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What’s in a title? How to write a Google-friendly one for your web copy

As you might already know, a steady stream of fresh text content can help your site to flourish in popularity. After all, without that content, whether it be blog posts, tutorials or even just new pages of your main sitemap, you might not be giving even loyal fans sufficient reason to keep revisiting!

This is where the right title is crucial. It can quickly capture a site visitor’s attention – especially when that title is prominent in Google, as it can become when you follow the tips below.

Keep track of changes in search ranking signals

With Google using hundreds of ranking signals to determine how listings should be ordered on its search pages, you shouldn’t lose sight of changes to Google’s search algorithm. Well, the major changes, anyway – one notable example of which, Google announced on 12 March.

While the precise nature of this particular alteration is not publicly known, speculation suggests that it pertains to how well each listing accounts for a particular search query.

Determine what titles your target customers are looking for

You can do this surprisingly easily, thanks to Google’s Keyword Planner tool. Using this tool, for which you can register free of charge, can help you to trace keywords and keyword combinations worth incorporating into your titles.

In the tool’s field headed “Discover new keywords”, you can type keywords you already know or even a competitor’s domain name, letting you see keywords that are driving traffic to this site. Those keywords will include “branded” ones; in other words, keywords including the competitor’s name.

Naturally, you won’t be using that same name, so should you just ignore the branded keywords? Not quite. You could find that simply replacing that company’s name with yours in these keywords can bring surprisingly impressive results for your SEO campaign.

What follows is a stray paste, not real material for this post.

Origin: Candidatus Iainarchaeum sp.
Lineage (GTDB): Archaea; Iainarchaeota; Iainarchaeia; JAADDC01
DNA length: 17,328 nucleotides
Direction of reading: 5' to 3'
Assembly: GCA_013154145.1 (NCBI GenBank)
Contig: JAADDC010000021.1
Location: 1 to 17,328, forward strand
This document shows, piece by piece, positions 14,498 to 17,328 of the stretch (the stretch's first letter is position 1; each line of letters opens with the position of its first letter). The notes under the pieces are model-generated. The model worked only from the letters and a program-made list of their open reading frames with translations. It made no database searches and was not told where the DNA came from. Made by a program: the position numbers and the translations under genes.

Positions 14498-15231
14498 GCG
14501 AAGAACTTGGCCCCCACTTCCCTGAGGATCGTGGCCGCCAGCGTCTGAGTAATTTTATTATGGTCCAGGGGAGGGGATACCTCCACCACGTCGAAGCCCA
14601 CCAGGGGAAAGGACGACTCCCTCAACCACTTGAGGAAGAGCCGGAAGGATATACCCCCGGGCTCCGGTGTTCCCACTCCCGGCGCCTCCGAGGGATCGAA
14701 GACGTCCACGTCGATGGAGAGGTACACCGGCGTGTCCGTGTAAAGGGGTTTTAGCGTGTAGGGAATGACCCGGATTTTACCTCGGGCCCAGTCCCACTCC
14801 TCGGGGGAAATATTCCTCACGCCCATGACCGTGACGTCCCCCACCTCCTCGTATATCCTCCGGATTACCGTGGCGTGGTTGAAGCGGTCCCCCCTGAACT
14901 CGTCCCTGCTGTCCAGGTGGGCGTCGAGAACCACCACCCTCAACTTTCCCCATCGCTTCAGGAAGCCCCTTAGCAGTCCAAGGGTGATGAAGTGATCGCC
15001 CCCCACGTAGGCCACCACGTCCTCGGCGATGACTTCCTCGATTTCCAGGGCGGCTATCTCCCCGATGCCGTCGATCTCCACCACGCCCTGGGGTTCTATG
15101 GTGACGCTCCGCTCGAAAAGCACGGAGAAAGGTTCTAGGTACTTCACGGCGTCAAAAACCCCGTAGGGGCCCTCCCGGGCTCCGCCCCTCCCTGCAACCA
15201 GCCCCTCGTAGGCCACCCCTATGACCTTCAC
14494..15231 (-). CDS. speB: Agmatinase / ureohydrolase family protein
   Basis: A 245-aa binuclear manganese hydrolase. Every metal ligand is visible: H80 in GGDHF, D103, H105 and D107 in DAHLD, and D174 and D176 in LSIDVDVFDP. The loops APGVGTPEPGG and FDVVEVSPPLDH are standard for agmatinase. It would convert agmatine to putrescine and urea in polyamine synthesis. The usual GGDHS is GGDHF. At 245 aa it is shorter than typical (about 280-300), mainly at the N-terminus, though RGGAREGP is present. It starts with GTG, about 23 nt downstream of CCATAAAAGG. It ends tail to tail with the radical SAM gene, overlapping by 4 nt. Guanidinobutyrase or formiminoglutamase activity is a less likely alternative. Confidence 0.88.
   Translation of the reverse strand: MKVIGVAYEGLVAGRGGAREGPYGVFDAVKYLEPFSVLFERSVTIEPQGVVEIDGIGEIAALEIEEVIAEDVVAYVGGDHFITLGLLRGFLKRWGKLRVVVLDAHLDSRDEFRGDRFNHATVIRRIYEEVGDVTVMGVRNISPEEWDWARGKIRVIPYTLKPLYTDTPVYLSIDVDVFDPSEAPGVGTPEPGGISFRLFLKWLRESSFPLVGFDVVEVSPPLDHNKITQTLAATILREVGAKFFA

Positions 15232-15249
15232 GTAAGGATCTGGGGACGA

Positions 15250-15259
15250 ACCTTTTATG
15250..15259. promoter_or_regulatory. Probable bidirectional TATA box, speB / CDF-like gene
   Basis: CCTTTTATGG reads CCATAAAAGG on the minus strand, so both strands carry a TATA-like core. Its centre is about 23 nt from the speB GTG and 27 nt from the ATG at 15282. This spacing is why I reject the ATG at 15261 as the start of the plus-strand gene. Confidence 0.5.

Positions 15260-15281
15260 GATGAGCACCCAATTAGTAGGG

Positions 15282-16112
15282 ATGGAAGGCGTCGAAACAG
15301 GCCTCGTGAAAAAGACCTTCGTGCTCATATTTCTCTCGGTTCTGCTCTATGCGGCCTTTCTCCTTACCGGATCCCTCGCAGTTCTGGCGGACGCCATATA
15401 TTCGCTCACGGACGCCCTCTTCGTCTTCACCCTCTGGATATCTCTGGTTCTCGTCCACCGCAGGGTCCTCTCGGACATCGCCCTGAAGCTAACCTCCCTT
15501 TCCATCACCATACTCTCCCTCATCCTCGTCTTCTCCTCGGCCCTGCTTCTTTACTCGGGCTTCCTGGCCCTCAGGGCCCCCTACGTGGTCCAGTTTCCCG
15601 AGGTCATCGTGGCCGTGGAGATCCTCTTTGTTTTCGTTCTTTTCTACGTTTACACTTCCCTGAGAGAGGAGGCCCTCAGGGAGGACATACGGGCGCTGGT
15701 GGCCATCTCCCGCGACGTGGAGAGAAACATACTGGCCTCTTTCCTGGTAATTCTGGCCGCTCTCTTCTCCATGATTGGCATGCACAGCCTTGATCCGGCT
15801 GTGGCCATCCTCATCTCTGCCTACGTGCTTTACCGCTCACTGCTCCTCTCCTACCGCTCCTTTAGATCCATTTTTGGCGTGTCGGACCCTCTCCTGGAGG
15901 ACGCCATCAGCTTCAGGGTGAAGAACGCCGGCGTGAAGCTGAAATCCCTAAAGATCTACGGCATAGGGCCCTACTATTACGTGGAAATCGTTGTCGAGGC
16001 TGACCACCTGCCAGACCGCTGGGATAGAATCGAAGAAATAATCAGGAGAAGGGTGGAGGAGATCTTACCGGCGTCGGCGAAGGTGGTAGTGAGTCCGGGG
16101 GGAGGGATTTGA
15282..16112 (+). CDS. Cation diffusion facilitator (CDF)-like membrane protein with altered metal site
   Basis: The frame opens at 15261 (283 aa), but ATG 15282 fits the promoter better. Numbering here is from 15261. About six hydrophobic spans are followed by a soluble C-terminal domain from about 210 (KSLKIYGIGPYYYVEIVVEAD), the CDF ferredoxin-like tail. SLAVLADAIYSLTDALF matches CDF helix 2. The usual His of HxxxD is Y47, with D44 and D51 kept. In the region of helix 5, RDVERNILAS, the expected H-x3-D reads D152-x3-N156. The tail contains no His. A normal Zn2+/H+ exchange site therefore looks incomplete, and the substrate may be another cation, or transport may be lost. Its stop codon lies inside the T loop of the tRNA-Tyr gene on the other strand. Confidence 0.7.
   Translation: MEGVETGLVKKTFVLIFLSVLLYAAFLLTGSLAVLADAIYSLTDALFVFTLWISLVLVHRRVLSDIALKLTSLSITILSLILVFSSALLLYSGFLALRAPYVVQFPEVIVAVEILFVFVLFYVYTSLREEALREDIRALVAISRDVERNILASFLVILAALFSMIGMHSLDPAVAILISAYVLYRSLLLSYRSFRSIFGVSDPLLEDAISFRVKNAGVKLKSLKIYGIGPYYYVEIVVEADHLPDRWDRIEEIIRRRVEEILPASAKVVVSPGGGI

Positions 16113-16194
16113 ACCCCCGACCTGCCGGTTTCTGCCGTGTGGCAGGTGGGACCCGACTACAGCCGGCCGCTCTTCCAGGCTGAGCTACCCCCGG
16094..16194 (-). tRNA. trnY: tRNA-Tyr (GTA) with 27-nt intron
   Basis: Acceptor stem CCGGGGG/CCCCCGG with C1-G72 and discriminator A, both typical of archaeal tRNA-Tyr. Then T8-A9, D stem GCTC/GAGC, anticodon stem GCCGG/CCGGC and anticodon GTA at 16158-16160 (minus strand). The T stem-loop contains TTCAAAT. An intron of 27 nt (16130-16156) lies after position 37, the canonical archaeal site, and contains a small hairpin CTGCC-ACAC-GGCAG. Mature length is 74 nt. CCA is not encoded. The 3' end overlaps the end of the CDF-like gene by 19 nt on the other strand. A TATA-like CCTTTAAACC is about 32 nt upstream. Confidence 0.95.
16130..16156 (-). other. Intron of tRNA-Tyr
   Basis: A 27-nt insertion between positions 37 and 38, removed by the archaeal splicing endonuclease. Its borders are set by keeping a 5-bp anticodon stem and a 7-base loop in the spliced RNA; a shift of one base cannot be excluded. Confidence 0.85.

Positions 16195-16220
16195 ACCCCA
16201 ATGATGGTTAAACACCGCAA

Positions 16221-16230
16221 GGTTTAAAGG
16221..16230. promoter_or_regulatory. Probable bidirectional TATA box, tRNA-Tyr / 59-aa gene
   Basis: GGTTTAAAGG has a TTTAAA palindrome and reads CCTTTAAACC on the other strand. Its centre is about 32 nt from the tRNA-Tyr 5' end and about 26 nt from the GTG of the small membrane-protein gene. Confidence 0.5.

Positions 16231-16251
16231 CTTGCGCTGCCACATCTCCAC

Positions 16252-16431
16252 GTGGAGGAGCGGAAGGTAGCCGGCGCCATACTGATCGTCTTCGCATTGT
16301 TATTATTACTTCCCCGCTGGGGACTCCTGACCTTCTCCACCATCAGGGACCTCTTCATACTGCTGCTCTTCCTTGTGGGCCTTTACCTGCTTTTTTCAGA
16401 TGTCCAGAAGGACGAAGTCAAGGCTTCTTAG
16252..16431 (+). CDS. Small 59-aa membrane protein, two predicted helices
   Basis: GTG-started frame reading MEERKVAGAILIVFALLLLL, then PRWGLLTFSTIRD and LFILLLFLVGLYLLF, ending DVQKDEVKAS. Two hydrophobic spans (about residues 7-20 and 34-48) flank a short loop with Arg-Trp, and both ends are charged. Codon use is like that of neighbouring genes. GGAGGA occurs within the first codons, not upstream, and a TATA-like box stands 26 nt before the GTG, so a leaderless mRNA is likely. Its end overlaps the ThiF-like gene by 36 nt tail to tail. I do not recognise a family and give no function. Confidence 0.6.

Choose a title that accurately reflects the content

Audiences will garner particular expectations from your title, and it’s in your interest to make sure that those expectations are met. High-ranking titles in Google search results tend to be succinct while clearly articulating what the content is about.

If you are crafting a title for a web copy page, you could simply add a division – such as a vertical line, dash, bracket or colon – after your focus keyword, allowing you to then separately add the company’s name or the content category.

Don’t just roll the dice, be precise

How long should your title be? Naturally, you don’t want to test the patience of time-strapped readers by making that title too long. Indeed, it would be a prerequisite for a high search ranking that your title numbers fewer than 70 characters.

Certain pieces of content, like blog posts, are very sharable on social media. If you want to encourage social shares and likes, you should keep titles between 8 and 12 words long, research suggests.

If you’re still struggling with titles, rest assured that our SEO copywriters can find just the right ones for you – and write the rest of the copy, too.

What's in a title? How to write a Google-friendly one for your web copy
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